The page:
Edwards asserts that a project of this magnitude occurs with the assistance of communications Soldiers, lending their skills and experience. He credits the collaboration of the different shops with the overall success.

“We had the brigade S6 himself out in the bad weather with us, climbing down into cold, muddy water to run cable. You know, that really says something; it means a lot,” Edwards said.

While Herzog’s team from brigade headquarters assisted with the manual labor, Edwards admitted that Staff Sgt. Jason Maldonado’s team from Task Force Mountain Eagle took on the brunt of it.

“They really had an interesting time,” Edwards said, laughing.

Since the winter months in Bagram bring cold, wet weather, running the cables meant climbing down into cold, wet manholes. In at least one case, the water in the manhole came up to the Soldier’s chest.

“We ran two lines of fiber cable through three manholes, which were all about a half mile apart from each other,” Maldonado explained.

“It was not an ideal situation,” he conceded.

In four days, the team waded through cold water and mud to run the cables through the manhole systems; dig two trenches, each a half mile long; cover the lines in the trenches; and run the wires into the building.

Once indoors, the work proved just as harrowing at moments.

“We had to run wires throughout the building, so we had to walk along the rafters in the ceilings sometimes to make that happen. So, if you don’t step in the right spot, you risk falling right through the ceiling,” Maldonado explained.

Wiring a single building includes running lines inside and terminating the ends to add connections to run to the switch. In this case, Maldonado’s four-man team ran 375 lines to ports, put on the faceplates, terminated the ends, tested the lines, and then labelled the ports.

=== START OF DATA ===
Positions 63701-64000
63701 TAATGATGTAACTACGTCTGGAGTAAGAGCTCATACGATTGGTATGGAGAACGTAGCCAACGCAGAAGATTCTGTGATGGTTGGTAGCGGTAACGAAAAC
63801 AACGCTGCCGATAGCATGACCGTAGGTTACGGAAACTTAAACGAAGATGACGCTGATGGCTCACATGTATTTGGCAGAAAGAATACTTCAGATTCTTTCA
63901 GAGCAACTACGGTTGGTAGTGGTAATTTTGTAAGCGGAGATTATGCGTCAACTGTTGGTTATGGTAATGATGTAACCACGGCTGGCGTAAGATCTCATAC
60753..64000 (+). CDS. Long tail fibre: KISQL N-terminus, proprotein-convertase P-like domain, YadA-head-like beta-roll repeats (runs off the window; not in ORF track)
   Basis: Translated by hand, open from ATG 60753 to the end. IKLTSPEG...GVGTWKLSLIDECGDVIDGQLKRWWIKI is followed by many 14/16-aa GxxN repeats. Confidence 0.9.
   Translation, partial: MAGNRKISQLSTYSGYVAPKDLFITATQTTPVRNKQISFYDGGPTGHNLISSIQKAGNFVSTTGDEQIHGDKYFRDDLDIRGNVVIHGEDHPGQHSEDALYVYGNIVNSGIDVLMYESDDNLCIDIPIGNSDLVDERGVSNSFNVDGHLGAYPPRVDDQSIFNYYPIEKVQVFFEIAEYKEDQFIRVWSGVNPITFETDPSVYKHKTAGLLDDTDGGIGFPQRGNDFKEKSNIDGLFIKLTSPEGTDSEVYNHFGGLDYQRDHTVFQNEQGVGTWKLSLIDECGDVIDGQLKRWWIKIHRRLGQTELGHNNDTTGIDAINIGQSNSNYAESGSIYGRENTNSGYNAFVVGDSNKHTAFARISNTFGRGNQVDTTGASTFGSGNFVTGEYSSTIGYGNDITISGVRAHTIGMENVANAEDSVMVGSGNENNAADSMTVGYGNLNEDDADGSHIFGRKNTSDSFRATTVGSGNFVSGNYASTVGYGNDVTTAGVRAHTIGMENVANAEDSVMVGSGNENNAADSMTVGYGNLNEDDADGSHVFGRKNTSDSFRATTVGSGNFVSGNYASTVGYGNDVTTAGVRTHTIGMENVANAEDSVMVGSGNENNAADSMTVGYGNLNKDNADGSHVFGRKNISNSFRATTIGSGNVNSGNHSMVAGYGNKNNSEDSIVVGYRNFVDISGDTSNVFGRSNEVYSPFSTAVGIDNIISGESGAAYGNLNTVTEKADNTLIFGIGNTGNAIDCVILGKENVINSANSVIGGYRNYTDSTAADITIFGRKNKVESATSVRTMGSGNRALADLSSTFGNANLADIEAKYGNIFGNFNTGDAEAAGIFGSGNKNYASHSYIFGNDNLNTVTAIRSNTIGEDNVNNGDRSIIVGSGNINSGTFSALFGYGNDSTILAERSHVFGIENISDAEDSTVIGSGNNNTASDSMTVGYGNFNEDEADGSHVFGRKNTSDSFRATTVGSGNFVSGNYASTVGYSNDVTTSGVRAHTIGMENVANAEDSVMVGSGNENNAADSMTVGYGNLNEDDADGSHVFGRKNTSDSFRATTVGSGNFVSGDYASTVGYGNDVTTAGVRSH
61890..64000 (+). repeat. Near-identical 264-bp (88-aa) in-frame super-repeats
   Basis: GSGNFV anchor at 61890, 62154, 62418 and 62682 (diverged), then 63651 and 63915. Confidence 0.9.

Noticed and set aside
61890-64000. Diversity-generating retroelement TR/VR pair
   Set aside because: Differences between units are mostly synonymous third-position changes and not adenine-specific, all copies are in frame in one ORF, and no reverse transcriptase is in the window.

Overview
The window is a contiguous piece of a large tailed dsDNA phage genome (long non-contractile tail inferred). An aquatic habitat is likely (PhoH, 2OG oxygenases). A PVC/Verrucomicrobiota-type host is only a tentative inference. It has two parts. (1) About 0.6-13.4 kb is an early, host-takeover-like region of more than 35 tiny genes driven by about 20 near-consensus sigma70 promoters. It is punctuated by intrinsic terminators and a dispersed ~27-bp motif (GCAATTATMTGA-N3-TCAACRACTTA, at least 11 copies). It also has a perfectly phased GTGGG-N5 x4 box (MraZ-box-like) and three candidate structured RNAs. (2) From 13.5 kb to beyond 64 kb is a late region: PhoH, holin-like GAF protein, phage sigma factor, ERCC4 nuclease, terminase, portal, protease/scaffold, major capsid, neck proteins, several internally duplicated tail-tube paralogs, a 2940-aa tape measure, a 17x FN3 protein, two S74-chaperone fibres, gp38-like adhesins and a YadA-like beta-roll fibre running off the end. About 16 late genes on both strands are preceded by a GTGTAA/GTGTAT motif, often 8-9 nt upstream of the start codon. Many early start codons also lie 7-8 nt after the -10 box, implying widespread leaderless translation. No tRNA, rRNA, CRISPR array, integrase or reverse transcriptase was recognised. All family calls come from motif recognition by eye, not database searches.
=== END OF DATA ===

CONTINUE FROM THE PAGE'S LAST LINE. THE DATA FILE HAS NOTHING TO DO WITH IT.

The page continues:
Spc. Danny Griffin, a cable system installer and member of Maldonado’s team, put the meticulous work into perspective. “My motivation is to just get it done; getting to the next mission.”

“Definitely a lot of work goes into it,” Griffin stressed. “At the start, when you think about everything that needs to happen, it seems mind-boggling. So you just have to keep working and get it done.”

Ultimately, it took the team 10 days to complete the project – just 11 days shy of their original projection of three weeks.

“The reason we finished this project so early,” Edwards said, “and why it meant so much is because the whole S6 community came together. We had my shop (TF Phoenix), Staff Sgt. Maldonado’s team (TF Mountain Eagle), and even the Soldiers at brigade all pulling together.”

With a good system in place, the teams expect to finish wiring the east side buildings by the end of the deployment, just in time for the 82nd Combat Aviation Brigade – and subsequent units – to enjoy the magic of full-spectrum communications.

“Just remember,” Herzog said, “every time you pick up a phone, receive an e-mail on NIPR, SIPR or Centrix or check out Facebook – the S6 has touched your life.”